Monday, April 05, 2010

A Catholic Reflects

Moving reflections on the challenges facing his church by the Reverend James Martin S.J. on Huffington Post:

The story of the passion, death and resurrection reminds us that Jesus surrendered his life for something--something new, which was fully revealed only on the morning of Easter Sunday. This profound image of death and resurrection, which lies at the absolute heart of Christian spirituality, may help the Catholic Church meditate on what it must do to be reborn.

But means that something has to die.

What needs to die is a clerical culture that long fostered power, privilege and secrecy. What needs to die is an attitude that had placed concern for a priest's reputation above that of a child's welfare. What needs to die is mindset in which investigations of dissident theologians and American Catholic sisters were more swiftly prosecuted than investigations of abusive priests. What needs to die is, in a word, a certain pride. All of this needs to be surrendered.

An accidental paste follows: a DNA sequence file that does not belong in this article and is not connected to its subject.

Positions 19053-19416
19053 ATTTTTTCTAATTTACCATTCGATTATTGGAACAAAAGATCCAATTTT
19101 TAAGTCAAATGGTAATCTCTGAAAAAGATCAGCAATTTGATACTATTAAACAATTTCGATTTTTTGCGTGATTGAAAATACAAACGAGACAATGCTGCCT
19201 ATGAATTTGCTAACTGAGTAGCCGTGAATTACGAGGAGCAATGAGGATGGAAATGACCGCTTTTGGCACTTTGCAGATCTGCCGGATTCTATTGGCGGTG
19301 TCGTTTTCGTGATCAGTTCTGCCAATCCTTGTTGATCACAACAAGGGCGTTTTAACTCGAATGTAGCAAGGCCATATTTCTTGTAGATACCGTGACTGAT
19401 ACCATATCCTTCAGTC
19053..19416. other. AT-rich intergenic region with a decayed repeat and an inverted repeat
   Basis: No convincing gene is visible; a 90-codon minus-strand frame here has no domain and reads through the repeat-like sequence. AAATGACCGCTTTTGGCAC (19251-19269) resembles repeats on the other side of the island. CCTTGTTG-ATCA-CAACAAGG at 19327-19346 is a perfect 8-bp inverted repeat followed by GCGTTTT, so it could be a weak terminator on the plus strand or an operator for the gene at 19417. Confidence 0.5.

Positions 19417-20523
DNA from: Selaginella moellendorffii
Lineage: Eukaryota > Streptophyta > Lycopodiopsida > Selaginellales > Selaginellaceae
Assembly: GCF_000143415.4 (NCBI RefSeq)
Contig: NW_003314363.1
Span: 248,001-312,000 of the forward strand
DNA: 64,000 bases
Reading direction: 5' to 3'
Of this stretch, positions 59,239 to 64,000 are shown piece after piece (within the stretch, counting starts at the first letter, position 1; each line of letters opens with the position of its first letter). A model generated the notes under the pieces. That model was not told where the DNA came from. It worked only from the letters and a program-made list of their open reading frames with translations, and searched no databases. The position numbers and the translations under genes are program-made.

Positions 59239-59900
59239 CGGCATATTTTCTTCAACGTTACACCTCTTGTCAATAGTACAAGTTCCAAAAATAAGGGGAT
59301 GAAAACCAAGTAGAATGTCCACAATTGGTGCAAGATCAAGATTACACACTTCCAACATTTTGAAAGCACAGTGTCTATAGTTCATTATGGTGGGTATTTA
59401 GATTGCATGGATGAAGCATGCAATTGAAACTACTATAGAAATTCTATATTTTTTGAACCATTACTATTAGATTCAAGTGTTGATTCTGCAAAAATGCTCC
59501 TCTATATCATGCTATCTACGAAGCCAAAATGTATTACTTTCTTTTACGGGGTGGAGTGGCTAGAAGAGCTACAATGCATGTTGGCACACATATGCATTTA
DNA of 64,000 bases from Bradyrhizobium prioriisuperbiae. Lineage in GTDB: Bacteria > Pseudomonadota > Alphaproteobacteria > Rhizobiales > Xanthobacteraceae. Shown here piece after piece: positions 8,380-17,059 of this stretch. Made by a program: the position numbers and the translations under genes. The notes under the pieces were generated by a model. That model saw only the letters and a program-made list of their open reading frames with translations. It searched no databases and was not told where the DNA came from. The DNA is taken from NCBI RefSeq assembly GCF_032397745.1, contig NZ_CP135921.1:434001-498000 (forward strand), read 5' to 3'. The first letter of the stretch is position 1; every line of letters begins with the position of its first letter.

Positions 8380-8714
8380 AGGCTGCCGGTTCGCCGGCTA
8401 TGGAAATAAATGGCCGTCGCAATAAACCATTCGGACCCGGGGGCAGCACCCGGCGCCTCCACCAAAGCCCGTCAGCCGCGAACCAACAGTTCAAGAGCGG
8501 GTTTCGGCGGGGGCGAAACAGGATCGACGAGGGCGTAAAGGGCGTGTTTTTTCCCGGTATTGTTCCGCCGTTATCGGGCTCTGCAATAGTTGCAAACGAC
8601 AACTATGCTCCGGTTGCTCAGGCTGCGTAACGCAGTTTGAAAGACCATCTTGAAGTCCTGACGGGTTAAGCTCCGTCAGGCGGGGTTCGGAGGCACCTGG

And it needs to be surrendered even if we don't know what will come of that surrendering. Did Jesus know for certain that he would be raised from the dead? "My God, my God, why have you abandoned me?" he cried from the cross in his agonizing last hours. Perhaps Jesus knew only that he was invited to give himself totally to his Father, abandoning his earthly project, offering up his body and surrendering his life. His dying was an act of complete trust.

For conversion is not simply a surrendering of what you can afford to give up. It means giving up things that are so much a part of you that you couldn't imagine yourself without them.